Pangbourne College

Award-winning building combining style and sustainability

The Project

The new build Harding Communications Centre at Pangbourne College designed by Mitchell Taylor Workshop combines a music school and ICT facility together under one roof and won the Royal Institute of British Architects RIBA South Regional Award 2014. The building was designed to the BREEAM Excellent Standard and uses ‘Passivhaus’ principles with a continuous line of insulation over composite construction. 


Building Control

Owing to the significance of the technical design of the building, Oculus worked closely with the design team to ensure that the client’s aspirations could be realised whilst meeting the functional requirements of the Building Regulations.


CASE STUDY
Queen Mary University of London

Part of the School of Humanities, the 5-storey building contains a large auditorium, studios, teaching and administration facilities designed by Wilkinson Eyre Architects Limited for Queen Mary’s University of London at its Mile End Campus. The new film and drama studio is clad in distinctive glass panels – digitally printed with artwork by the artist Jacqueline Poncelet.  QMUL is highly ranked amongst UK universities for the provision of arts and humanities courses.

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CASE STUDY
Wessex Water, Bath

The client, Bennetts Associates Architects and Buro Happold Consulting Engineers created the most energy efficient and sustainable building in the country with the highest BREEAM rating at that time for a commercial office building. In environmental terms the project was acclaimed by the Building Research Establishment as the ‘greenest’ commercial building in the UK. It stands as an exemplary example of energy efficiency, low embodied energy, recycling including aggregate for the concrete structure and recycled storm and grey water and enhanced biodiversity.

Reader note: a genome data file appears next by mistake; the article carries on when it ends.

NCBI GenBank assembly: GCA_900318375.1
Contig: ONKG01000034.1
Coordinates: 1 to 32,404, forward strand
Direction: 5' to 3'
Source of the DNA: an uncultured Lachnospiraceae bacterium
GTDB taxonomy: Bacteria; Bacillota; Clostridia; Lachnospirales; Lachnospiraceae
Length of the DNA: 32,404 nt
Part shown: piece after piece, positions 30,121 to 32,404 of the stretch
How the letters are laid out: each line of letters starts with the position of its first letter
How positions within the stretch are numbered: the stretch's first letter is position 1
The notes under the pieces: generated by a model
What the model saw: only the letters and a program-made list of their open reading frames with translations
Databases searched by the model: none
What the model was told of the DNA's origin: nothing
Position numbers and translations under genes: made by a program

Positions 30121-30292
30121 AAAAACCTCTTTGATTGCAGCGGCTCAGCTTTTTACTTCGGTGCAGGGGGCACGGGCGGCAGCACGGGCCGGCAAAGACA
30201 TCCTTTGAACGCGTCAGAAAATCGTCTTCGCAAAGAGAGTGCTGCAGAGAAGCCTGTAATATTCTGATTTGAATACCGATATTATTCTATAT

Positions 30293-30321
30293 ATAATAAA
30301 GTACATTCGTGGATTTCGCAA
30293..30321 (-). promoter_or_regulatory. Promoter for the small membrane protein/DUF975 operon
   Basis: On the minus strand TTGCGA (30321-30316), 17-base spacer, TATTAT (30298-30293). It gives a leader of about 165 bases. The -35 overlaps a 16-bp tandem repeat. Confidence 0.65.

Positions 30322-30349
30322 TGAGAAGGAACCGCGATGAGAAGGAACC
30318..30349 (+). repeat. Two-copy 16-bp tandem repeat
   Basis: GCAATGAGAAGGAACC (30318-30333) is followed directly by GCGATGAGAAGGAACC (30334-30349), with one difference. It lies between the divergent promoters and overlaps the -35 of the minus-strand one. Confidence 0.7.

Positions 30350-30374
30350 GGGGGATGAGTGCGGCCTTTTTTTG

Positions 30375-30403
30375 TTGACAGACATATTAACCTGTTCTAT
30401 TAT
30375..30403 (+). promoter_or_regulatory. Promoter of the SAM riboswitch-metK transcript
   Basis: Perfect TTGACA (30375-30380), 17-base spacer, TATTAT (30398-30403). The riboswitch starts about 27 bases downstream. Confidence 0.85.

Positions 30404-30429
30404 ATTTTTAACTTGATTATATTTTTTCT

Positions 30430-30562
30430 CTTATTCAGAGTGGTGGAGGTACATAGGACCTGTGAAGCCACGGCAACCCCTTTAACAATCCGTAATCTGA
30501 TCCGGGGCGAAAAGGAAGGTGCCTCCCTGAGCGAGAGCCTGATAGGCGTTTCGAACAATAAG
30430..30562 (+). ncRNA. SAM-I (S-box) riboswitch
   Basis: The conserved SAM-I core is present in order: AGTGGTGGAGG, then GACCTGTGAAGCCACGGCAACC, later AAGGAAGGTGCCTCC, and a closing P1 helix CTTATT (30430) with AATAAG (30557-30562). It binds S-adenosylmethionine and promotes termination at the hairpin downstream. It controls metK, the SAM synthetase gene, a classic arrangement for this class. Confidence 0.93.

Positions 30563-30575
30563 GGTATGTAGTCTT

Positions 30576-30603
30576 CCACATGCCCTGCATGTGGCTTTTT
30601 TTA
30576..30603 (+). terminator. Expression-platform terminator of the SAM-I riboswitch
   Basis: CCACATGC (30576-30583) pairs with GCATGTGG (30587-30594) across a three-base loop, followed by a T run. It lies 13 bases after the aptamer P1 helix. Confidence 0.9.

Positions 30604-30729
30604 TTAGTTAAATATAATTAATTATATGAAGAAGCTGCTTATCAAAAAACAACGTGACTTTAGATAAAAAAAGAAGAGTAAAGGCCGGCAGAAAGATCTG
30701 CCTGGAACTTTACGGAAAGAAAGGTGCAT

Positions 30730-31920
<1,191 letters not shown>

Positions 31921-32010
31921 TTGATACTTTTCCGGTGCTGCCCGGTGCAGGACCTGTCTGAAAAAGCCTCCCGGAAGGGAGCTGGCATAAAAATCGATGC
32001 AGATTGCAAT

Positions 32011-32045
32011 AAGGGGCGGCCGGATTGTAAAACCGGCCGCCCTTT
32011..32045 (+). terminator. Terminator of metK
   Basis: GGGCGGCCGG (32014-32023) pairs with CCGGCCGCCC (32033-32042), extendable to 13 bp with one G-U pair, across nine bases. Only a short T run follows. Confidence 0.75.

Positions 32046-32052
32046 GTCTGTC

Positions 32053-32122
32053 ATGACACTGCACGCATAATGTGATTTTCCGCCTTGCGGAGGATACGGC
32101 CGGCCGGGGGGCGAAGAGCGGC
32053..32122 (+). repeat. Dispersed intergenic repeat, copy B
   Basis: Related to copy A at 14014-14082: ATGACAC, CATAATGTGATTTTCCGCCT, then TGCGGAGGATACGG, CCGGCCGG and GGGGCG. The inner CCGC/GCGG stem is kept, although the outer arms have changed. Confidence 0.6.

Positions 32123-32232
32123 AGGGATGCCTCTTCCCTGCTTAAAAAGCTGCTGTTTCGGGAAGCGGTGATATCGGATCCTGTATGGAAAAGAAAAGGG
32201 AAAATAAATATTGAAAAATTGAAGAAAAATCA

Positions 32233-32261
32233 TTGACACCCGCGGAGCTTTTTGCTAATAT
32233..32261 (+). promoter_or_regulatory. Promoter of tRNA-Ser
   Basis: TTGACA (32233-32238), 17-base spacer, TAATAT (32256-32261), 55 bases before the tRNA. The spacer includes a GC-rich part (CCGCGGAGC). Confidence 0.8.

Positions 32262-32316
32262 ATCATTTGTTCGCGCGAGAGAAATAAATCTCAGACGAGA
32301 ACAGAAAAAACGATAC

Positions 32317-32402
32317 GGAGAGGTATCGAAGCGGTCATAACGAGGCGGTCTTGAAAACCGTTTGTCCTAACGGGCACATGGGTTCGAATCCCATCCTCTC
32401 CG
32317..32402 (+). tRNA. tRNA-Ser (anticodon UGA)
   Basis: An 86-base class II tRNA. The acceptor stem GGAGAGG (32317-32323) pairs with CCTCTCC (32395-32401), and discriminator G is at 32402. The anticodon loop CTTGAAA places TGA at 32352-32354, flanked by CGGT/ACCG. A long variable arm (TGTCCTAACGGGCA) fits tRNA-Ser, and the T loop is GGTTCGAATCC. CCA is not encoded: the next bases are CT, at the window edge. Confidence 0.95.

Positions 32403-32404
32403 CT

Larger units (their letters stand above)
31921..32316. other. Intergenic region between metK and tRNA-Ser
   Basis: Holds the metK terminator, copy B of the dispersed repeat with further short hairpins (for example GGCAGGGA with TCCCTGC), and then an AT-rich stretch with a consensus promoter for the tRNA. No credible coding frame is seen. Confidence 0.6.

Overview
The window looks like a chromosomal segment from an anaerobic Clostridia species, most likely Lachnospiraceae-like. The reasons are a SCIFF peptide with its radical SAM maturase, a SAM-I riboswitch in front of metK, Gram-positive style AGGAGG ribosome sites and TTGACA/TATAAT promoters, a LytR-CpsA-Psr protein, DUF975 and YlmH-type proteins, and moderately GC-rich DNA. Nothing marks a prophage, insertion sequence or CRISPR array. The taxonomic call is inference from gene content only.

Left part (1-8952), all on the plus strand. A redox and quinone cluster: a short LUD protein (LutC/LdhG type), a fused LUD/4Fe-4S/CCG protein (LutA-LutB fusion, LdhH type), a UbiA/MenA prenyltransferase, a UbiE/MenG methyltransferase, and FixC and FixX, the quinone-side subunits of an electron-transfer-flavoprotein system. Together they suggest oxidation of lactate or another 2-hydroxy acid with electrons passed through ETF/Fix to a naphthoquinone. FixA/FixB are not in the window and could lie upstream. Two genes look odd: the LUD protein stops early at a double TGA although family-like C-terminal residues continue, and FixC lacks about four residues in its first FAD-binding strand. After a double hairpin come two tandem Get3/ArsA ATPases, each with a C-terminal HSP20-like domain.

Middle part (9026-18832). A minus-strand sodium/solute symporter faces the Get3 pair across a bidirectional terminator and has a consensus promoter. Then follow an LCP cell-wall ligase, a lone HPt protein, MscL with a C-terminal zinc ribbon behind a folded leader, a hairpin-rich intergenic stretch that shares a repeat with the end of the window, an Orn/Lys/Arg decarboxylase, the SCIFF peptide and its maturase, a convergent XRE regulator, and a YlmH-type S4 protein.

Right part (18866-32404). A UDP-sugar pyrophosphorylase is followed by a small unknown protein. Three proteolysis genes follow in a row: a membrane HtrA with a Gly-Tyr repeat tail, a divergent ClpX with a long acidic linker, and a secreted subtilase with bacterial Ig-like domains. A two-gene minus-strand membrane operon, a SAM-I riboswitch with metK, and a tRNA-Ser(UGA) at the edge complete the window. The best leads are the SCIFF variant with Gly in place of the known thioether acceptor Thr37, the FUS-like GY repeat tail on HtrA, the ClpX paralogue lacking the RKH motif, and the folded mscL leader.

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CASE STUDY
Airbus - AWIC

The new £40m Aircraft Wing Integration Centre is arranged to maximise opportunities for departments to share spaces, equipment and ideas and will provide an innovative, highly flexible and easily adaptable physical test environment that forms a proving ground for the future technologies. This includes Airbus’ Wings of tomorrow programme, part of which focuses on exploring how wings can be more efficient, lighter and easier to make and assemble, looking at the best materials to use, assembly techniques and new technologies in aerodynamics and wing architecture. Covering 9,050m2 the scheme comprises hangar facilities including a 'Strong Floor' and relocatable ‘Strong Wall’, a high capacity hydraulic system to power multiple test rigs, three overhead cranes, laboratories, testing control rooms and open plan offices. As this facility is to be used to develop new technologies it was clearly important to build in flexibility for future uses. The delivery team was involved through this period and translated the design development into physical form with the same mind-set.

The ‘Strong Floor’ itself is 40 metres long by 18 metres wide and is housed within a building over 25 metres tall to allow the testing of full size wings from the largest Airbus aircraft including long term fatigue testing. A total of 1,440 cubic metres of concrete was used for the floor which took some 23 hours to cast to a total depth of two metres. The steel reinforcement amounted to a total of approximately 280 tonnes of rebar, estimated to be around 54 km laid end-to-end.

The 'Strong Wall' is 14 metres long, 10 metres high, 4.5 metres deep and has a total weight of 220 tonnes. It is made up of four modules and can be configured in two separate two module walls or a single four module wall. The mounting surfaces are machined to a close tolerance and when erected on the strong floor all points on the flange faces are within +/-1mm of a flat vertical plane. The structure is designed to cope with billions of load cycles so resistance to fatigue is the determining factor as well as its immense strength.

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